Sep 12 – 16, 2016
Europe/Zurich timezone
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Extragalactic Gamma-Ray Astrophysics

Sep 14, 2016, 10:00 AM
500/1-001 - Main Auditorium (CERN)

500/1-001 - Main Auditorium


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Lukasz Stawarz (Jagiellonian University)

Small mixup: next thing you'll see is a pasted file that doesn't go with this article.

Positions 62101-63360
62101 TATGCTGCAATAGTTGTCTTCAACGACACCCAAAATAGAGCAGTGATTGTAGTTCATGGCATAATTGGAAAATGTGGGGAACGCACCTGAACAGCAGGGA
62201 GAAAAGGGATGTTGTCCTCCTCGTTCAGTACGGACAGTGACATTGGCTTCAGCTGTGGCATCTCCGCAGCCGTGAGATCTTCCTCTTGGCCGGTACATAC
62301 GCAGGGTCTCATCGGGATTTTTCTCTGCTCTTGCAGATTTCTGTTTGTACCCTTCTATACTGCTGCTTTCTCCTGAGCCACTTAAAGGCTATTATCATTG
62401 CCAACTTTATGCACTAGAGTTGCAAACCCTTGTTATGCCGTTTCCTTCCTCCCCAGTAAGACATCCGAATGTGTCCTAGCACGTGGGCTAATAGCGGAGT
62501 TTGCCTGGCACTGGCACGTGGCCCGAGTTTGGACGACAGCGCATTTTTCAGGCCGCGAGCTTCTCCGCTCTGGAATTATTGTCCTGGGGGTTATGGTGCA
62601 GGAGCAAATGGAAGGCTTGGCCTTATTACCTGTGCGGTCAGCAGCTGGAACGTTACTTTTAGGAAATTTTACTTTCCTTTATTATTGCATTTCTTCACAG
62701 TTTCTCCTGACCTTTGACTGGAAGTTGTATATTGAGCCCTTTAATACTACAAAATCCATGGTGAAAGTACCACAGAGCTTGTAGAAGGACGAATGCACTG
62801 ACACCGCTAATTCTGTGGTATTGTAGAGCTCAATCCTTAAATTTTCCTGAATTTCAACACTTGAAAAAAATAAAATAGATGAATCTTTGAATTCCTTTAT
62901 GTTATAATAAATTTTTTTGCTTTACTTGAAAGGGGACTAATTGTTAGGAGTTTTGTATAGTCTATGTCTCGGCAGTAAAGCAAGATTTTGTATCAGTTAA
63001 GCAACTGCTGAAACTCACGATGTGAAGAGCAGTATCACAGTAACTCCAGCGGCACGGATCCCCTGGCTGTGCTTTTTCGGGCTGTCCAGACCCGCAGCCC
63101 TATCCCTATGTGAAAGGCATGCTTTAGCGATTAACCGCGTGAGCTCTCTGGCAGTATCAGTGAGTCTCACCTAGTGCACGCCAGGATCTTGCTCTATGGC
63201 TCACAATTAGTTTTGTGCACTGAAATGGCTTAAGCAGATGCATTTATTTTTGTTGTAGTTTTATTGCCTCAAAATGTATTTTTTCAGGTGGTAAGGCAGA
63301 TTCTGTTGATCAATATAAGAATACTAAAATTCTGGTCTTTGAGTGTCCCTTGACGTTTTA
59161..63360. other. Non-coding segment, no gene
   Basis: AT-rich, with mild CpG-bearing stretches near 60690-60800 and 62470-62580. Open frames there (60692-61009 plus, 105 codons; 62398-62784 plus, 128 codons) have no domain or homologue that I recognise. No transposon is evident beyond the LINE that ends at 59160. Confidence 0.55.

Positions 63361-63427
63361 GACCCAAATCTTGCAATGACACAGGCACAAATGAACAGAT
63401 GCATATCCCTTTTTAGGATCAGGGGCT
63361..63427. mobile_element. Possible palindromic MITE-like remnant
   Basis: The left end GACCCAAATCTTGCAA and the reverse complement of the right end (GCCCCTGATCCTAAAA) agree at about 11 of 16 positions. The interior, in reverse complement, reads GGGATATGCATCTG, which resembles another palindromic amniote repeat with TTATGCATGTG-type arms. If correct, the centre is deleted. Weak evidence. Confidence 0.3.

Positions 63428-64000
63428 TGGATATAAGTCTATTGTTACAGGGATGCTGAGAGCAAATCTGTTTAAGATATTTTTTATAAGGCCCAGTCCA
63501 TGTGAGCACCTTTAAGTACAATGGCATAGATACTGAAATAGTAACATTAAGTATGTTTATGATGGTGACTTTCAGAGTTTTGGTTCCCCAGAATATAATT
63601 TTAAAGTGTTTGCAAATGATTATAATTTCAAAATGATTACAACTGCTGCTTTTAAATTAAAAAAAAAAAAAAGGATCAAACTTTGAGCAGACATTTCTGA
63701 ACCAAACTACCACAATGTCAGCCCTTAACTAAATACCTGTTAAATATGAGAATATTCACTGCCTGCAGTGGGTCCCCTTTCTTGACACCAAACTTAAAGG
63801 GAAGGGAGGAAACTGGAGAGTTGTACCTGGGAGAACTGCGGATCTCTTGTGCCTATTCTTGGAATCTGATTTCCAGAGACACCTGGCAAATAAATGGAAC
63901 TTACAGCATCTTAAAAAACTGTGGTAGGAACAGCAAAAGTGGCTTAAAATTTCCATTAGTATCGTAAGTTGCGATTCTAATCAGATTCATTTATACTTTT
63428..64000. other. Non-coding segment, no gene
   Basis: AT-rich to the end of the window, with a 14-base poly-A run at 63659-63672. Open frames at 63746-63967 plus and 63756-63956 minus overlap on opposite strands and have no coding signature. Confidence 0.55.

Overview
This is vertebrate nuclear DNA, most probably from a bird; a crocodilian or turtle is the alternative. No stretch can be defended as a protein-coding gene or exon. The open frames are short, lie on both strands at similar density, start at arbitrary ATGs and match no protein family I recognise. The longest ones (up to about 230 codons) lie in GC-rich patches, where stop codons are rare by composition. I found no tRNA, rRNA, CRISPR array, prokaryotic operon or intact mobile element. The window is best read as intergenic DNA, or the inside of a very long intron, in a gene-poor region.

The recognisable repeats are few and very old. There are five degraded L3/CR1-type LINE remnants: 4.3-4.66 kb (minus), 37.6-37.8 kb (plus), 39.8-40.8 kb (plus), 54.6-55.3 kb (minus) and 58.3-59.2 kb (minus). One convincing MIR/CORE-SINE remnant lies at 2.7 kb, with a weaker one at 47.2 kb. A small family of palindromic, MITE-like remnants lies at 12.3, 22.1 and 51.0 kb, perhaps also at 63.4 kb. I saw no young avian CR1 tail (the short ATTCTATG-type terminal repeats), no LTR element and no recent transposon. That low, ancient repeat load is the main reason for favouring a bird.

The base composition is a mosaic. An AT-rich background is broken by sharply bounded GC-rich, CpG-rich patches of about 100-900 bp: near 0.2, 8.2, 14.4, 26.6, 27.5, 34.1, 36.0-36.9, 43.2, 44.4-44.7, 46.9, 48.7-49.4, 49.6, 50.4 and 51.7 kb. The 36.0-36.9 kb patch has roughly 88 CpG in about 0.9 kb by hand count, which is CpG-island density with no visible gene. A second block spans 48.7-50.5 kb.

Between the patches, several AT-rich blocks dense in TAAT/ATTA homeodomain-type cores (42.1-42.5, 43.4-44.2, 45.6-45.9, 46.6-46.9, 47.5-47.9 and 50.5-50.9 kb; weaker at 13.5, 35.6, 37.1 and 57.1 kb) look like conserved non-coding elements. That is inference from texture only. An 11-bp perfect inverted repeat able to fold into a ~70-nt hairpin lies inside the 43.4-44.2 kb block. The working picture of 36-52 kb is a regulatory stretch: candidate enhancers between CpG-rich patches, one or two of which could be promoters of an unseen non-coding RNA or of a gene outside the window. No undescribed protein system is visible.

During the last decades, various classes of radio-loud active galactic nuclei have been established as sources of high-energy radiation extending over a very broad range from soft gamma-rays (photon energies E~MeV) up to very-high-energy gamma-rays (E>100 GeV). These include blazars of different types, as well as young and evolved radio galaxies. The observed gamma-ray emission from such implies efficient particle acceleration processes taking place in highly magnetized and relativistic jets produced by supermassive black holes, processes that have yet to be identified and properly understood. In addition, nearby starforming and starburst galaxies, some of which host radio-quiet Seyfert-type nuclei, have been detected in the gamma-ray range as well. In their cases, the observed gamma-ray emission is due to non-thermal activity in the interstellar medium, possibly including also a contribution from accretion disks and nuclear outflows. Finally, the high-energy emission from clusters of galaxies remains elusive, although the upper limits provided in this respect by Fermi-LAT and ground-based Cherenkov Telescopes, are at this point already very constraining. Those upper limits, along with many other results gathered on extragalactic gamma-ray sources -- e.g., timing properties of gamma-ray flares in blazar sources, energetics of the extended gamma-ray lobes in radio galaxies, or spectral characteristics of starburst galaxies in gamma-rays -- challenge the standard model of cosmic-ray origin and propagation, and in particular the paradigm of the shock acceleration that plays a major role in the cosmic ray production. Still, in many respect the extragalactic gamma-ray astrophysics is a relatively young field, keeping in mind that a large fraction of the gamma-ray emitters detected in the Fermi-LAT all-sky survey remains unidentified. This constitutes a space for potential new exciting discoveries with future CTA or planned MeV satellite missions, in a combination with already operating neutrino and ultra-high-energy cosmic ray experiments, as it is among such unidentified gamma-ray emitters we may expect to find new classes of extragalactic sources of high-energy emission and particles.

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